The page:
- Velodyne Lidar jumped as much as 25% Tuesday after issuing a warrant to an Amazon subsidiary to buy nearly 40 million shares.
- The amount represents almost 16% of the auto-sensor maker, which went public in 2020.
- Amazon would get a board observer seat as long as its stake stays above about 12.3 million shares.
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Auto-sensor maker Velodyne Lidar jumped as much as 25% after issuing a warrant to an Amazon subsidiary to buy shares nearly 40 million shares.
California-based Velodyne Lidar issued 39.6 million shares to Amazon.com NV Investment Holdings, according to a Form 8-K filing. This represents almost 16% of the auto-sensor maker.
Amazon for its part would get a board observer seat in a non-voting, observer capacity, given that its stake stays above about 12.3 million shares.
The wholly-owned subsidiary of Amazon can exercise the warrant on or before February 4, 2030, at $4.18 per share. Velodyne shares are trading at $4.54 as of 9:42 a.m. Tuesday.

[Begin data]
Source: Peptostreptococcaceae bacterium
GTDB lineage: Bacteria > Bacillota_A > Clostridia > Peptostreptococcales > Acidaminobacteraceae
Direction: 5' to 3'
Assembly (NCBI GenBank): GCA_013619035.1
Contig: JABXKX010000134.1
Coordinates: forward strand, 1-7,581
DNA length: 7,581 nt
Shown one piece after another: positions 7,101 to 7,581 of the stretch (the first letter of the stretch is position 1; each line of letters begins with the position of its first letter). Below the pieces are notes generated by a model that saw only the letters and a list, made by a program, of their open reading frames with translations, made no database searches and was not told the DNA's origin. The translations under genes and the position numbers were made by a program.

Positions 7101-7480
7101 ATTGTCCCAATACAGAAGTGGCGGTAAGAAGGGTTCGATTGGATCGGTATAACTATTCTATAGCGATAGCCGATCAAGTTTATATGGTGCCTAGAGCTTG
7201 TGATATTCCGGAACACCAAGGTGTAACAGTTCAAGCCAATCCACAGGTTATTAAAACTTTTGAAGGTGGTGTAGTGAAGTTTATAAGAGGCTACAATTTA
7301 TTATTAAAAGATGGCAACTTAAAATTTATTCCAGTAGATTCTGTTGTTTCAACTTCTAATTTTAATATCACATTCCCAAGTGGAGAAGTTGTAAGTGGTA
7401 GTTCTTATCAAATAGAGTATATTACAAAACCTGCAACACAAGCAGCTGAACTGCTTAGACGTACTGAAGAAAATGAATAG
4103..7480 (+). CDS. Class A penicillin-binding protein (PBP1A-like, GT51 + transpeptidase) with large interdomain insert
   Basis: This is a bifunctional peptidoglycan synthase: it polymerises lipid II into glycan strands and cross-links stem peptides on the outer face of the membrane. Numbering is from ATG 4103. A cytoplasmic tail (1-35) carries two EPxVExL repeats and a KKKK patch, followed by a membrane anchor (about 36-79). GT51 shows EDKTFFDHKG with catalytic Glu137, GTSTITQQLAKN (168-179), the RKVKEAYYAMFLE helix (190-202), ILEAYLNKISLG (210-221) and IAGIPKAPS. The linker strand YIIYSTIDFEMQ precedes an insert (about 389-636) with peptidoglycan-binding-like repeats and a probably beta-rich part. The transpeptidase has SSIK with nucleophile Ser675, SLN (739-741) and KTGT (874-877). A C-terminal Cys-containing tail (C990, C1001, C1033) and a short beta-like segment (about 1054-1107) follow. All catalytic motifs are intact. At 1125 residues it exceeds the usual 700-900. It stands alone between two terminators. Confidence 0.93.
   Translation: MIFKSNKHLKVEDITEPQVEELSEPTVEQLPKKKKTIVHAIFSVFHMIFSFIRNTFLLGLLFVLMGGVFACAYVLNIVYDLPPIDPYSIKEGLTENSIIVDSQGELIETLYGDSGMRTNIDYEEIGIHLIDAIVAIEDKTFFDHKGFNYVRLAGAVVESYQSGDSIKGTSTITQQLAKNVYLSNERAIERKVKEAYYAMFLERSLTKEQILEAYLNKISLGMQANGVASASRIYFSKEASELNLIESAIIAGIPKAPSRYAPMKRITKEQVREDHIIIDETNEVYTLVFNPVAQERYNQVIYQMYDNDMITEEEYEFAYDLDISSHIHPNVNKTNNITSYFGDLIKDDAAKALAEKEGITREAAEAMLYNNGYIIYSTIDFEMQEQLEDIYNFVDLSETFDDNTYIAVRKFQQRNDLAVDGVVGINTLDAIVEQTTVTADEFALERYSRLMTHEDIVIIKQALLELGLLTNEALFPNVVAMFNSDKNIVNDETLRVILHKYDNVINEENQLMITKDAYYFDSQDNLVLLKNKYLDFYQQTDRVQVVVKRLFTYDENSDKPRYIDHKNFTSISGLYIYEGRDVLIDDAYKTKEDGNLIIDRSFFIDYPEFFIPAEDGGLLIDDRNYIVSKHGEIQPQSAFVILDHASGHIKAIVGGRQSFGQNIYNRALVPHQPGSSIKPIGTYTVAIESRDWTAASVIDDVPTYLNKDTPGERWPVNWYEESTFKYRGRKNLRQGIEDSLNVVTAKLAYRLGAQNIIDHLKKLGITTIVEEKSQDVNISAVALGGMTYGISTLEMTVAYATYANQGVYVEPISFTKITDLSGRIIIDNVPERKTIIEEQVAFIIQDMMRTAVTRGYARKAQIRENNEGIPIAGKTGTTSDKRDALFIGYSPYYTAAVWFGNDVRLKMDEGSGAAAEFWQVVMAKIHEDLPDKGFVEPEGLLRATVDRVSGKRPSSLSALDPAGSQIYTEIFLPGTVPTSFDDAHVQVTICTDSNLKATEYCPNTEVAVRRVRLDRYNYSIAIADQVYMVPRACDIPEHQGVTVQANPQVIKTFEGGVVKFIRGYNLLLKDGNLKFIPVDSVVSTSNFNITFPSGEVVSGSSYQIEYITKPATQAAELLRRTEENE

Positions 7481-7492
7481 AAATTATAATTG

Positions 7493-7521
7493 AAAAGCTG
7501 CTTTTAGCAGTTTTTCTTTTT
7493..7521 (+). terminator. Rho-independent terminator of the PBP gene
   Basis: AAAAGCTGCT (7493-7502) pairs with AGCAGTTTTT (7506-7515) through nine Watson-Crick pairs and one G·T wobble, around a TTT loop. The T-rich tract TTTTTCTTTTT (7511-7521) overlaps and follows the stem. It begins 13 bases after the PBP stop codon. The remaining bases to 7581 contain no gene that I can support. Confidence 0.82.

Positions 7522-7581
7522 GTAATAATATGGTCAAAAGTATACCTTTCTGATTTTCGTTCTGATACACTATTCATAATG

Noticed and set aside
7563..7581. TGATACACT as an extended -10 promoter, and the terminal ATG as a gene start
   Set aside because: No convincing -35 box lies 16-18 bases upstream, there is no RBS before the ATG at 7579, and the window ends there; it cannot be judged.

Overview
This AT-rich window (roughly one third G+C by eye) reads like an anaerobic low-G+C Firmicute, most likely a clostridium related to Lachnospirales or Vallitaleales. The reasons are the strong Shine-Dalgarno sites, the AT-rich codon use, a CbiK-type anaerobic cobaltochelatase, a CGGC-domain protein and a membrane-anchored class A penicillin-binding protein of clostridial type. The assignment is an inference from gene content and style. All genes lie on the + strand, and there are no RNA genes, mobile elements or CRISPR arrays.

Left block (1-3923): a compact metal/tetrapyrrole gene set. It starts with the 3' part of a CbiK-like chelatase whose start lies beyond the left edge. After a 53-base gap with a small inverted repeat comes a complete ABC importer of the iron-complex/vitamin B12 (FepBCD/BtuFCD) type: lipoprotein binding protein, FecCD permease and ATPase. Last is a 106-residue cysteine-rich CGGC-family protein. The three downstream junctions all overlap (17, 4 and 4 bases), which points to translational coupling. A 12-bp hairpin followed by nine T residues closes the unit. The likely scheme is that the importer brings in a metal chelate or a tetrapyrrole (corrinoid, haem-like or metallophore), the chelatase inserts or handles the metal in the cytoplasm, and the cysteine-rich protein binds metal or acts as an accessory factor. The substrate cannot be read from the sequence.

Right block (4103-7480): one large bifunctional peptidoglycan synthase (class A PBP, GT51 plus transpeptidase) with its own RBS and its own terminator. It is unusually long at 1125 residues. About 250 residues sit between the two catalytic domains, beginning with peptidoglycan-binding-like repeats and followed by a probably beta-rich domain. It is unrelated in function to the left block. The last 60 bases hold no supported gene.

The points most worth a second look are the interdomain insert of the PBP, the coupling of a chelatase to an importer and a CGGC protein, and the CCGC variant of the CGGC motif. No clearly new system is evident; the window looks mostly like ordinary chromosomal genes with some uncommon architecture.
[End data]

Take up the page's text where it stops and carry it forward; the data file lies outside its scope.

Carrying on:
The vesting of the warrant is based on discretionary payments to Velodyne Lidar by the Seattle-based e-commerce giant of up to $200 million and will vest over time.
The recent move indicates Amazon’s desire to invest in smaller businesses that will benefit its sprawling conglomerate. Most recently, the company paid $131 million to take a minority stake in air cargo contractor Air Transport Services Group in 2021. Amazon also acquired self-driving startup Zoox in 2020.
Velodyne Lidar, which made its public debut in 2020 via
merger, provides lidar solutions for autonomous vehicles, driver assistance, delivery solutions, and robotics, among others.
Lidar stands for light detection and ranging and is sometimes called “laser scanning” or “3D scanning.” Lidar is widely seen as a crucial component in making fully autonomous cars since it scans the landscape for safe navigation.
Tesla CEO Elon Musk has been a notable critic of lidar tech. He has called lidar a “crutch” and a “fool’s errand” and said Tesla wouldn’t use it even if it were free. Tesla’s approach to autonomous driving relies heavily on cameras.